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You Paid What For Gas?

American Government Special Collections Reference Desk

You Paid What For Gas?

Levi Quinn (iSnare.com)
June 8, 2007


Gas prices are outrageous. They seem to climb higher and higher by the minute. When this upward trend in prices will end is anyone's guess. With brittle budgets and no relief at the pump in sight, consumers are looking for ways to lower their gasoline bills. Short of investing in a horse and buggy, here are a few gas saving tips to help you get the most from the money you spend at the pump.

Start with your car owner’s manual.

Check your tire pressure. Inflate or deflate your tires so that the pressure of each tire matches the suggested pressure listed in your owner’s manual. Surprisingly, improperly inflated tires can adversely affect your gas mileage.

Check the maintenance schedules in your owner’s manual and see that your car gets the suggested maintenance performed as frequently as recommended by the manufacturer. Dirty air filters, old spark plug wires and dirty motor oil all affect your engine's performance. Keeping your car in top working order allows for a more efficient engine, thus reducing the amount of fuel needed to run smoothly.

Clean your fuel system.

Carbon build up, plugged fuel injectors and ill functioning exhaust systems can drain your gas tank quickly. If you are not a backyard mechanic, take your car to an ASE certified garage and request a check of your fuel system. Repair or replace any poorly functioning parts and schedule a check up in six months before leaving the garage.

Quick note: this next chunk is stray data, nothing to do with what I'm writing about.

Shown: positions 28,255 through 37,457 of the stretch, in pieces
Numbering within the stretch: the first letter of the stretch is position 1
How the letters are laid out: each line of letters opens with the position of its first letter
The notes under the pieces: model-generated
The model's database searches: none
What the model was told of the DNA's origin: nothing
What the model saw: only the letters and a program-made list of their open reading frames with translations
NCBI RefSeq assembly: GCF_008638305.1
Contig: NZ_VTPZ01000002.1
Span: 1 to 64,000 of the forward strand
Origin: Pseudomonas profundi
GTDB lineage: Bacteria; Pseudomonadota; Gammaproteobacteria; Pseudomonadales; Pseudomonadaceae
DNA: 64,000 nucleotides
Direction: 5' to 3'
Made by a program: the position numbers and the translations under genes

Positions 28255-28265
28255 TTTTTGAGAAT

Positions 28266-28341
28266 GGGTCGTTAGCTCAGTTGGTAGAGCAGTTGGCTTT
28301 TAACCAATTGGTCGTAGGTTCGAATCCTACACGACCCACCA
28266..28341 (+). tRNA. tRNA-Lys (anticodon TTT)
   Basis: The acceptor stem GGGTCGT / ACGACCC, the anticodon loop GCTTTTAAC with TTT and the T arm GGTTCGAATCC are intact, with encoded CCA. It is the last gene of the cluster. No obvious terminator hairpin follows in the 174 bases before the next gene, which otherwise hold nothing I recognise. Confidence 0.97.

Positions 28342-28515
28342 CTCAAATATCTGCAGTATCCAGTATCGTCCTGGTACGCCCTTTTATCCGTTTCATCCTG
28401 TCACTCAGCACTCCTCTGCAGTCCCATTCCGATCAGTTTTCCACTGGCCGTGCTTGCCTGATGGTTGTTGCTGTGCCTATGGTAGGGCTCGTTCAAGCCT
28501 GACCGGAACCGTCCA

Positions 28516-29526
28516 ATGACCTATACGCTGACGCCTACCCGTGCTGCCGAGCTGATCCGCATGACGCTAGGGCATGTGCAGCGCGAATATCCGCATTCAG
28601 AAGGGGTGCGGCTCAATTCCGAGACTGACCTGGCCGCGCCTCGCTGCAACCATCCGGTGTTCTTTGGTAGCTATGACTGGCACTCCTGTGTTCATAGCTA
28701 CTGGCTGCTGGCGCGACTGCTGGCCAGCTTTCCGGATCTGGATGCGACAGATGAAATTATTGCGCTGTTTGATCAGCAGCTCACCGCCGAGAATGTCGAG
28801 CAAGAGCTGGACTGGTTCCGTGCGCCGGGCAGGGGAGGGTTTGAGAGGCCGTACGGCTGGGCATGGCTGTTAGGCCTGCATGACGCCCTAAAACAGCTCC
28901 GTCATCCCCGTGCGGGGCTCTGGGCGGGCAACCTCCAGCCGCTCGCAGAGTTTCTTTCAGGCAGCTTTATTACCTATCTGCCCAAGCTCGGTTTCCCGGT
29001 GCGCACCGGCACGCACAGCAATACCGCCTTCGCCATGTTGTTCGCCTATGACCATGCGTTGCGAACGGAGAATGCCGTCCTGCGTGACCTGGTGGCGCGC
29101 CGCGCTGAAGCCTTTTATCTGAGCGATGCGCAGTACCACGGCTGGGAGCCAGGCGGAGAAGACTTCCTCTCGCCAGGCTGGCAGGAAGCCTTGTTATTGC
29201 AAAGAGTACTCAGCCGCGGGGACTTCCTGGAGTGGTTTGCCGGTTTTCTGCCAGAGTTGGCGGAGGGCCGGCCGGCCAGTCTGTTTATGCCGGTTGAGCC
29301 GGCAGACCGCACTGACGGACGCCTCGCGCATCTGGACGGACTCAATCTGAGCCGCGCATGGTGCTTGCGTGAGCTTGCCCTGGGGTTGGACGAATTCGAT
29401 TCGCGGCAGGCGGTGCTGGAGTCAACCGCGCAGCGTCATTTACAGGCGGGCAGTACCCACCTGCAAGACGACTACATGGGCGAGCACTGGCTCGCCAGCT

Adjust your driving habits.

Speedy take offs at the stoplight may make you feel like Mario Andretti, but they are torture on your gas tank. Coast as much as possible and accelerate gradually when necessary. Use your brakes sparingly. Let nature slow you down instead of your brake pads.

Slow down on the highway. Car experts say that traveling faster than 60 mph costs you money. For every 5 mph above 60 mph, it cost you an additional $0.20 a gallon to maintain your speed. By driving at 60 mph instead of 65 mph, you save nearly a tenth of a gallon of gas at current fuel prices.

Clean out your trunk.

Remove any unnecessary items from your car because excess weight will decrease your gas mileage. Lighten the load to save money. Some car fanatics even argue that a clean car runs better. They meticulously scrub bugs, dirt and debris from the undercarriage to lighten the car and wax the finish regularly to reduce wind resistance. At the very least, be sure that you're not consistently carrying more weight in your car than you need to.

Shut off your air conditioning.

A car’s air conditioner sucks gas like a thirsty camel. Use it sparingly, or not at all. If the weather is nice, roll down the windows or use the fan setting. After your car’s interior has heated up by sitting in the baking sun, roll the windows down for a few minutes to allow the hot air to escape rather than turn the air conditioning on immediately. Your air conditioner will run at a higher setting for a shorter period of time if you allow the majority of the heat to escape naturally and replace it with fresh, cool air from the outside.

Put these tips into practice with your car and reap the benefits of better gas mileage . With a little extra work and some common sense, you can fight those outrageous gas prices and save money at the pump.

About the Author: Find the best deal on the auto insurance coverage you need. Visit us today for money-saving tips and free quotes from cheap car insurance companies.

Source: www.isnare.com



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